Event Abstract

Category learning and decision making: a cortical circuit model

How does the brain recognize 'meaning' of sensory stimuli? Through experience we learn to group stimuli into arbitrary categories (such as 'animal' or 'car') according to certain shared characteristics. Recent neurophysiological studies have begun to investigate the neural mechanisms of categorization. Freedman and Assad (2006) recorded single-cell activity in monkeys classifying 360 of visual motion directions into two discrete categories. On each trial, the monkey had to indicate whether categories of two successively presented stimuli (sample and test) were the same (match) or different (nonmatch). Firing rates of neurons in the lateral intraparietal (LIP) area were found to encode the category membership of the currently visible stimulus and did not differentiate between physical features of the stimuli. In contrast, neurons in the middle temporal (MT) area were more involved in visual feature processing and did not carry explicit information about category. A similar categorization study (Freedman et al. 2003) revealed three neural populations in the prefrontal cortex (PFC): the first encoded category information, the second encoded match/nonmatch status of the test stimulus regardless of its category, and the third showed match/nonmatch effects that were limited to one of the categories.

The physiological data suggest that two main computational stages are involved in this task: (i) extract the category of the sample; and (ii) perform match vs. nonmatch comparison with the test. To identify general mechanisms underlying these basic computations, we propose a biophysically plausible network model of categorization and match vs. nonmatch comparison for motion directions. The model comprises two interconnected brain areas: a sensory (MT) and a cognitive-type area (LIP/PFC). Both areas are strongly recurrent circuits with dynamics governed by slow recurrent excitation and feedback inhibition. Importantly, heterogeneity of recurrent connections within the cognitive-type circuit leads to diversity of neural responses and a continuos spectrum of neural selectivities (e.g. mixed selectivity). We hypothesize that the bottom-up synapses from MT to LIP/PFC are plastic and implement the reward-dependent stochastic Hebbian learning rule to acquire new categories. The plastic synapses shape the direction-selective input from MT to produce category-tuned responses in LIP/PFC. Match vs. nonmatch decision in the model results from the winner-take-all competition between neural pools preferring matches and nonmatches. Along with the bottom-up input from MT, these neurons receive a weak modulatory input from the category selective neurons, which biases the competition and leads to enhancement/suppression of responses to the test stimulus, depending on whether it matches the sample category.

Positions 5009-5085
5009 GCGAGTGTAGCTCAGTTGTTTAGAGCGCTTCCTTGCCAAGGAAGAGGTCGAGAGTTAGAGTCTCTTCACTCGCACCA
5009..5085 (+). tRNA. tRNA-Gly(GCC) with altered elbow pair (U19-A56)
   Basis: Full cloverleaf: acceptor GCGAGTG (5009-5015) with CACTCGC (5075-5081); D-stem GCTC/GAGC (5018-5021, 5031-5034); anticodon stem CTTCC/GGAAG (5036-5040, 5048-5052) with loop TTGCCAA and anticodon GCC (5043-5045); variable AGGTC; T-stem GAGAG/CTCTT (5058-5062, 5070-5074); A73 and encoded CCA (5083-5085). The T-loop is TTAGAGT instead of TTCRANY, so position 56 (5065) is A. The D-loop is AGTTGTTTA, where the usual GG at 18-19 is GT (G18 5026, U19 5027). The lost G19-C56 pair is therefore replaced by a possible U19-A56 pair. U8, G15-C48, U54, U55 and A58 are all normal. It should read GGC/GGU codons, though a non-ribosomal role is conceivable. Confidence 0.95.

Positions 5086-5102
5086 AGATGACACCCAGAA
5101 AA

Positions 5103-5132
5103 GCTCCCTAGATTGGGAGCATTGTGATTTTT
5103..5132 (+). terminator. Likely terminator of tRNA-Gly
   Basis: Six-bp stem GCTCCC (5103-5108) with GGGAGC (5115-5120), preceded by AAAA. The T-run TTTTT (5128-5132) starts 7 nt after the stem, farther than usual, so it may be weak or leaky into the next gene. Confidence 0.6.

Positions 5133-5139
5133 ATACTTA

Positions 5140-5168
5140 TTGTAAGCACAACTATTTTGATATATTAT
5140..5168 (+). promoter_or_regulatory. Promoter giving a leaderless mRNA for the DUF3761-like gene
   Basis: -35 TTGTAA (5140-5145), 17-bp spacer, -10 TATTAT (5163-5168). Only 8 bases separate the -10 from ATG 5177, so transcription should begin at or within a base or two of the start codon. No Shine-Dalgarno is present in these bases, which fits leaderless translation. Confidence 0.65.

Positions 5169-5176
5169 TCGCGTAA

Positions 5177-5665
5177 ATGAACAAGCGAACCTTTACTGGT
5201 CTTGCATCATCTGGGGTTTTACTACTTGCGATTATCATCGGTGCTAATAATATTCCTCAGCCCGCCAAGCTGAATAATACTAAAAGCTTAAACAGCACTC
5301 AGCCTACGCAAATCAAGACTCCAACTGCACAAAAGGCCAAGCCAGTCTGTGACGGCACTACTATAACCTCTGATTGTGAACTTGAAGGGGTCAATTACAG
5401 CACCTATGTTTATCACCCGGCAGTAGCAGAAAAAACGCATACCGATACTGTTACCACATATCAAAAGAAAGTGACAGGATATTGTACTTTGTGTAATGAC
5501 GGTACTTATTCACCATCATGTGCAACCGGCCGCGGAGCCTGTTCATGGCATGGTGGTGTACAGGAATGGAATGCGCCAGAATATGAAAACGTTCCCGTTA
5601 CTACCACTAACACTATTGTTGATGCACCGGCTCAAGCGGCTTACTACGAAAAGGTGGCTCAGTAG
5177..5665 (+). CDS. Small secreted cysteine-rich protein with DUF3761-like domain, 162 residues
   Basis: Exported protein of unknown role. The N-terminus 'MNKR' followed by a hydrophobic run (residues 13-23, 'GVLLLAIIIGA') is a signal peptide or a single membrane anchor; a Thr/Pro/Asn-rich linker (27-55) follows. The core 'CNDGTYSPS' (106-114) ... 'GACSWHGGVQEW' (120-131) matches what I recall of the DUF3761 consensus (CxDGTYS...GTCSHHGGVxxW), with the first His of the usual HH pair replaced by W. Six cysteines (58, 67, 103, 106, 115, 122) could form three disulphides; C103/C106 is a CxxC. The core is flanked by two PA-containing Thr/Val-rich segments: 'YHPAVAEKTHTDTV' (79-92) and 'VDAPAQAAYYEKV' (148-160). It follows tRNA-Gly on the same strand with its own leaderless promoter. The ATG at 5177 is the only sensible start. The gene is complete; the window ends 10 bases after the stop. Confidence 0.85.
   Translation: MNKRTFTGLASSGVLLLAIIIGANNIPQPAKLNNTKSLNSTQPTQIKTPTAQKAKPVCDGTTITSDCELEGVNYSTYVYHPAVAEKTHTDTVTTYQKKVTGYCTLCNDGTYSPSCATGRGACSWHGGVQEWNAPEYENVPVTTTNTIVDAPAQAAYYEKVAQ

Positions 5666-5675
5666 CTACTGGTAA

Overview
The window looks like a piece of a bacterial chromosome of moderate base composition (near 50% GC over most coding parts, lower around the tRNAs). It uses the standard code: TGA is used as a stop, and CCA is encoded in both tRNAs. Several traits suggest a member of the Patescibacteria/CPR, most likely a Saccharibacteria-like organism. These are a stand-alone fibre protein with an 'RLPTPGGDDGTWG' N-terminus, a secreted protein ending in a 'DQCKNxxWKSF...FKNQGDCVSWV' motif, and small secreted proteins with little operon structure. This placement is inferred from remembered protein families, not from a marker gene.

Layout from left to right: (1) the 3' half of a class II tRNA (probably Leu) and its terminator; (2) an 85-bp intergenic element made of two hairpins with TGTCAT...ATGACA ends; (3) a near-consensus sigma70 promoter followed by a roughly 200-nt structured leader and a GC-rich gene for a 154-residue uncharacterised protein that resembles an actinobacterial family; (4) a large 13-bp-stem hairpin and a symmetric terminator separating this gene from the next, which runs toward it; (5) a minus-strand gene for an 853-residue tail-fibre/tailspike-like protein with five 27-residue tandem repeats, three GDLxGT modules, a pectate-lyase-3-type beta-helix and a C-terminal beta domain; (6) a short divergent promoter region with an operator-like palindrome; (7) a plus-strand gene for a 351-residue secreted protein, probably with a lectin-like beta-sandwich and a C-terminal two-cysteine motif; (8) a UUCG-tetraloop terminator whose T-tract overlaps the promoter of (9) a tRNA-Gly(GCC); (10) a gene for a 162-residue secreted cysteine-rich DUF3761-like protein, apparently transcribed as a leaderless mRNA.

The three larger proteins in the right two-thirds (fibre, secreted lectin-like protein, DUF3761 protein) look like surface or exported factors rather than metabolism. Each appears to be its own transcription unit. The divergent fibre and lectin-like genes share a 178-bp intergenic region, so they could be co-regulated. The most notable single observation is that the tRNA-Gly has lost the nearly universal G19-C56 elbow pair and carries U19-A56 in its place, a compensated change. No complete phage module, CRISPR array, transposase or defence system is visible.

Our model accounts for the single-cell data and provides insight into general mechanisms of categorization and comparison of perceptual stimuli. The model predicts that (i) categories can be learned by synaptic plasticity in the input from sensory to cognitive-type areas; (ii) the mechanism of the match vs. nonmatch comparison is the biased winner-take-all competition.


1. D.J. Freedman and J. A. Assad, Nature 443, 85 (2006)

2. D.J. Freedman et al., J. Neurosci. 23, 5235 (2003)

Conference: Computational and systems neuroscience 2009, Salt Lake City, UT, United States, 26 Feb - 3 Mar, 2009.

Presentation Type: Poster Presentation

Topic: Poster Presentations

Citation: (2009). Category learning and decision making: a cortical circuit model. Front. Syst. Neurosci. Conference Abstract: Computational and systems neuroscience 2009. doi: 10.3389/conf.neuro.06.2009.03.055

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Received: 30 Jan 2009; Published Online: 30 Jan 2009.